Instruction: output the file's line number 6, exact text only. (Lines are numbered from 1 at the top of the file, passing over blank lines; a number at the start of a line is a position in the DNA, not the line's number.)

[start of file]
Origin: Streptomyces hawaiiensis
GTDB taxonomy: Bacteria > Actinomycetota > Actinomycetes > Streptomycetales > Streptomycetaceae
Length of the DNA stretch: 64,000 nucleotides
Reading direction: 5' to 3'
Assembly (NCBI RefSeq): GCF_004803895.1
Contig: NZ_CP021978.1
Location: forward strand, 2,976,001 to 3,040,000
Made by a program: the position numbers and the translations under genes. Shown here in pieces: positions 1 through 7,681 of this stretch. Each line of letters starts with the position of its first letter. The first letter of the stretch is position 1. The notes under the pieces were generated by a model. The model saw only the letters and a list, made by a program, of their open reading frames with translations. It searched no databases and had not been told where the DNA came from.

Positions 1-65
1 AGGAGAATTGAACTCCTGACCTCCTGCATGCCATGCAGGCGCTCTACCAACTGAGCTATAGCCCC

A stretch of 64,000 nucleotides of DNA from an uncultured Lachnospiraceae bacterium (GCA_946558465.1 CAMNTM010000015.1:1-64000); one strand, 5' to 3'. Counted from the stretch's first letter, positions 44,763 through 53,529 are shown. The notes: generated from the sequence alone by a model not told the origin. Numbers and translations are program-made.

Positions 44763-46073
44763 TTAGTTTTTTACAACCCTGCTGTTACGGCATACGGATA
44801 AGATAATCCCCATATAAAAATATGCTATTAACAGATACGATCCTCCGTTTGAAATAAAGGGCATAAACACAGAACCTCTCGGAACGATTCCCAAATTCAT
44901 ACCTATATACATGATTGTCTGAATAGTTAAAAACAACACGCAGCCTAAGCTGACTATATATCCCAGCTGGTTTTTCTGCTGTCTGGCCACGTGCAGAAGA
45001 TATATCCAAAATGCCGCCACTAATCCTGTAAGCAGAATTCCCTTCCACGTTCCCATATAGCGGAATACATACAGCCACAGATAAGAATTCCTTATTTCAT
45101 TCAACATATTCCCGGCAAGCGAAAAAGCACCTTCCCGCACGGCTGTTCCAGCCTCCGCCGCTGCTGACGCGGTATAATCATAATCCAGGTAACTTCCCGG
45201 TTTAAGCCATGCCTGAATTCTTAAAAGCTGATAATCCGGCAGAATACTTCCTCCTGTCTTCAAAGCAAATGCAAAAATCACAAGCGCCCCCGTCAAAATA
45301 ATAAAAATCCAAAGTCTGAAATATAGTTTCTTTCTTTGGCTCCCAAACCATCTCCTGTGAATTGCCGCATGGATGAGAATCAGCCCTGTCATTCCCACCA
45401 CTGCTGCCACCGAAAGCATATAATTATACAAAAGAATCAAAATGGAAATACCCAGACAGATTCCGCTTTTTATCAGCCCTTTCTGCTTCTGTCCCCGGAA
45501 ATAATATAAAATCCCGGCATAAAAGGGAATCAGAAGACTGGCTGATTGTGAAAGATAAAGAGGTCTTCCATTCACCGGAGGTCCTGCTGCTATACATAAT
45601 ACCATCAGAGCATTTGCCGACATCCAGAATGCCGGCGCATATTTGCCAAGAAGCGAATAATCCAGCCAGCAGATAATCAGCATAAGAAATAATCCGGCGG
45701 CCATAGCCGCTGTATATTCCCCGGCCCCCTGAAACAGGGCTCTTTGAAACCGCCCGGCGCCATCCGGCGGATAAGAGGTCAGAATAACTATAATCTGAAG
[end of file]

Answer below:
Contig: NZ_CP021978.1